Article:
Watch your step as you look down into the Dungeon; it’s a long fall to the frothy waters below. This skull-like formation used to be two sea caves, whose entrances are the arches visible at the bottom of the formation today. Over time, strong Atlantic waves eroded the caves until the roof collapsed inwards, forming the unique-shaped sinkhole named the Dungeon. The waters at the bottom of the Dungeon are treacherous, and visitors should be careful around the steep cliffs at its edge. If you were to become trapped down in the depths, it really would become an inescapable dungeon! The Dungeon is on windswept Cape Bonavista, in Newfoundland. Remember to walk over top of the far side for a different view of this unique Canadian rock formation.
Found in the dry landscape of Alberta’s Badlands, Canada’s hoodoos are an unearthly sight. These thin columns with their large caps formed around 75 million years ago and look like they might have even come from another planet. Also called ‘tent rocks,’ ‘fairy chimneys,’ and ‘earth pyramids,’ hoodoos are one of the most surreal rock formations in Canada. Alberta’s hoodoos are made of clay and sand, and their large ‘capstone’ erodes at a slower rate than its column, giving them their unique shape. Hoodoos can be up to three metres tall and are continually eroded by rain, wind, and frost. Visit Drumheller, Alberta for the best examples of hoodoos in Canada. A trail runs through the group of rock formations, so you can get up close and see these delicate formations for yourself.
When you’re hiking around Marble Canyon in British Columbia, be sure to look up to see the 45-metre-tall Chimney Rock towering above you. Made of limestone (similar to the canyon), Chimney Rock isn’t just for looking – adventurous rock climbers have summited this imposing monolith. According to native people of the area, gods turned people or animals into large stones as warnings or sometimes as inspiration. In the case of Chimney Rock, Coyote himself transformed the rock into a part of his male anatomy (which shall remain unnamed). Rock climbing is popular in Marble Canyon, so be sure to pick up a copy of the guide to rock climbing before you go.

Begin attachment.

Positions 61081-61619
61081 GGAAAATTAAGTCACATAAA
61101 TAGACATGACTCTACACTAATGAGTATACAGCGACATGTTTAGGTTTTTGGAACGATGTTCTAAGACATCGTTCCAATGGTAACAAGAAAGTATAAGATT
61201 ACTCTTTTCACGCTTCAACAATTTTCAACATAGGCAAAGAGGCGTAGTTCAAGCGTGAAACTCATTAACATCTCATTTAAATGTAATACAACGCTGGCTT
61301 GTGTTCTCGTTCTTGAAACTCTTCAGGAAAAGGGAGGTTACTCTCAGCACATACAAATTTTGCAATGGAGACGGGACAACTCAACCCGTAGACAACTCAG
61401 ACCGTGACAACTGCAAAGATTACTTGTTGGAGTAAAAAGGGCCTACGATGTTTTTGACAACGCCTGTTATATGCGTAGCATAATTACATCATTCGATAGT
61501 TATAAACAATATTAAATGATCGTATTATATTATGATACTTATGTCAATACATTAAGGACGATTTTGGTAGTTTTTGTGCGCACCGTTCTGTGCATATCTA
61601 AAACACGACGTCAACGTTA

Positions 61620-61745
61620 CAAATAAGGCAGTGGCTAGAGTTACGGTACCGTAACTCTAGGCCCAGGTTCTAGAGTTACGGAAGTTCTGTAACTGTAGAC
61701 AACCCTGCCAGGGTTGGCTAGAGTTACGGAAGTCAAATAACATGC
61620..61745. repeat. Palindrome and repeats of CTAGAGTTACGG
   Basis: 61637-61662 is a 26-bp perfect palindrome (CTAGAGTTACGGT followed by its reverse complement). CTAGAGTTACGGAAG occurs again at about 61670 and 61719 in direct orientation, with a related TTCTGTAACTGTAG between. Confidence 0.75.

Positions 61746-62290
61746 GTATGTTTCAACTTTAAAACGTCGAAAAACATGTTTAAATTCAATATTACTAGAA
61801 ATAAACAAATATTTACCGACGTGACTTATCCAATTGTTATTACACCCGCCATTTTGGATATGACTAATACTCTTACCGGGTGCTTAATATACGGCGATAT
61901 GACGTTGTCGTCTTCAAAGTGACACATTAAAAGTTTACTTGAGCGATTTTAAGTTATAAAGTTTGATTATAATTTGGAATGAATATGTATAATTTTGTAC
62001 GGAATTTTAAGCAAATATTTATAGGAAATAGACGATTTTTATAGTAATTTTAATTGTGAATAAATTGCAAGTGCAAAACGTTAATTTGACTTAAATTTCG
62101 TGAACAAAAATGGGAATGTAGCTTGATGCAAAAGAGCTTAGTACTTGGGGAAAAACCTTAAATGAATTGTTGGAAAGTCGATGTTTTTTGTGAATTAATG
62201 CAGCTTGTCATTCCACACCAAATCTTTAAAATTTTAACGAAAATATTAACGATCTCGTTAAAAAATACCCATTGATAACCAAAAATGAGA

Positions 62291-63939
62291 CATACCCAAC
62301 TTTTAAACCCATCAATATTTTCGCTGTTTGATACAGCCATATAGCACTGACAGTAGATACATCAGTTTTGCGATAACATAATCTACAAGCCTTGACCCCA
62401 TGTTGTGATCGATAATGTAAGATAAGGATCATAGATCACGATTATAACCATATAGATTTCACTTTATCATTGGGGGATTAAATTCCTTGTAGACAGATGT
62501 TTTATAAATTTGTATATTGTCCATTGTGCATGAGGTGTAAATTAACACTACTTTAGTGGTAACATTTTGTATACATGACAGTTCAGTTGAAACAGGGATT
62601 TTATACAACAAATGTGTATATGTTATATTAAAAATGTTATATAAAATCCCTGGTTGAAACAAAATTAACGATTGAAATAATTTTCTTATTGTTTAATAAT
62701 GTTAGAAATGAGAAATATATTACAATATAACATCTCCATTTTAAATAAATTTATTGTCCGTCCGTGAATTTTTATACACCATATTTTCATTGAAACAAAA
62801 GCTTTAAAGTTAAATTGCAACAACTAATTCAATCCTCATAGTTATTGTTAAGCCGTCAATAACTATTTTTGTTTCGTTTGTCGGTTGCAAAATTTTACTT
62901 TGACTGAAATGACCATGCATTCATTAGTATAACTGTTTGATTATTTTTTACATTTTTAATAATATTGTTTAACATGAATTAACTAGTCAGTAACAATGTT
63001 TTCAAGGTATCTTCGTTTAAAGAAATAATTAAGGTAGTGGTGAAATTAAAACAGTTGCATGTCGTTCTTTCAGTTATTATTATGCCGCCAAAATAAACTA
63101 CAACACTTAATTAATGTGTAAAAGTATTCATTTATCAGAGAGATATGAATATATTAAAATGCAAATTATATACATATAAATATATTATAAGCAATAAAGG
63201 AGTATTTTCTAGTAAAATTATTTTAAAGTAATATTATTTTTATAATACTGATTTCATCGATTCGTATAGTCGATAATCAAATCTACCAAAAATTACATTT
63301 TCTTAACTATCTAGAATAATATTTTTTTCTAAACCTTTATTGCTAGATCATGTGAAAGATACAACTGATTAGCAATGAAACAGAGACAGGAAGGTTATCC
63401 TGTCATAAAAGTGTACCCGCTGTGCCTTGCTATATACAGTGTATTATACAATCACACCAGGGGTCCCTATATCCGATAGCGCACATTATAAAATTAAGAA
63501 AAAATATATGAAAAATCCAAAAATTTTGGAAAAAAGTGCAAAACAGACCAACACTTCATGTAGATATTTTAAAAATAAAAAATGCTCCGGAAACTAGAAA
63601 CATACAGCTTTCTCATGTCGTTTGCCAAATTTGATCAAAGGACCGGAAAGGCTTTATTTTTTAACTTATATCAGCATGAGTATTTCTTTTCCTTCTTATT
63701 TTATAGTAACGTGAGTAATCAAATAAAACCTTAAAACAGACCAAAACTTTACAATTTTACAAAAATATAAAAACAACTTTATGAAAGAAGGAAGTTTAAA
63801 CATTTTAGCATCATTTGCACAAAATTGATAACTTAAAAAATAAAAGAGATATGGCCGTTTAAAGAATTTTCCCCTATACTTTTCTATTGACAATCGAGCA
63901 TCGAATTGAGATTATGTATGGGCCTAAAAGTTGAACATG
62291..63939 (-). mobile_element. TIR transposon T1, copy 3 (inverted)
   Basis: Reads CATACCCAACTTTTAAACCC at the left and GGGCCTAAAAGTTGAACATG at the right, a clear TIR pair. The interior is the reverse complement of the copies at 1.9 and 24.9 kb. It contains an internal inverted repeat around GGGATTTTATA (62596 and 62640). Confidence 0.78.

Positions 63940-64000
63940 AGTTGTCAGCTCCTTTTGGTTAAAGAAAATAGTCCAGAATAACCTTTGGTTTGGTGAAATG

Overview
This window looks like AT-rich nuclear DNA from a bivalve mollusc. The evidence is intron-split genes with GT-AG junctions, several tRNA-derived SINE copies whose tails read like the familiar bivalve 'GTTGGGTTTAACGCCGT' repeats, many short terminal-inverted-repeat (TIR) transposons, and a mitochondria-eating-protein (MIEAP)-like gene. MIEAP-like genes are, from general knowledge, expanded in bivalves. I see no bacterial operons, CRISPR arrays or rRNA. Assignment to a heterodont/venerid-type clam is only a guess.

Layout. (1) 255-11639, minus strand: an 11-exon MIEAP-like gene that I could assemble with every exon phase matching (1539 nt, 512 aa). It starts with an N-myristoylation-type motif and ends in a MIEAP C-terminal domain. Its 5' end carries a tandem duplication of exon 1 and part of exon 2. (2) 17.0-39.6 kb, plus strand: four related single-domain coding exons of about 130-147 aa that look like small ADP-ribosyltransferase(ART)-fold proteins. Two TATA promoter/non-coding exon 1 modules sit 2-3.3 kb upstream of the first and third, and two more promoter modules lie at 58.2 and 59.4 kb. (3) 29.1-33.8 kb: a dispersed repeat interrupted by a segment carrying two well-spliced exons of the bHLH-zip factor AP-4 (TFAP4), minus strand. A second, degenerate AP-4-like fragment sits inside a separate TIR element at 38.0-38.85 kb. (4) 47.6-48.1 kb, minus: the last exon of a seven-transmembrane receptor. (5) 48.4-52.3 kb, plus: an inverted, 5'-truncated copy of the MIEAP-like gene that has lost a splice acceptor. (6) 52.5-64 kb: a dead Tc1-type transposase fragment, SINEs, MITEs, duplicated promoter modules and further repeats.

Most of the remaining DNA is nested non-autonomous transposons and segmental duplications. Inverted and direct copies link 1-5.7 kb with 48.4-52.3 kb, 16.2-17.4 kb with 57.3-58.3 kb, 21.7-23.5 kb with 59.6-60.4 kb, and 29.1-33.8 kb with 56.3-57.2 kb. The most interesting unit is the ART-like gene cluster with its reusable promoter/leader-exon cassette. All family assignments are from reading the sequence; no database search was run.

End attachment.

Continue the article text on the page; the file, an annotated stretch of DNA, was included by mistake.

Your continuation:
Known for its red sand, red dirt, and red potatoes, Canada’s smallest province also has one of the coolest red rocks in the country. A short walk along the coast takes you to Teapot Rock, a teacup-shaped sea stack. The rock around the Teapot eroded more quickly than the Teapot itself, leaving the sandstone sea stack alone in the water, eternally waiting for someone else to join the tea party. Head to Prince Edward Island’s north shore near Darnley to reach Teapot Rock. A hike along the beach from nearby Twin Shores campground leads to a coastal view of the rock. For more adventurous visitors, take a kayak out into the waters of Thunder Cove to get a closer look at the sea stack.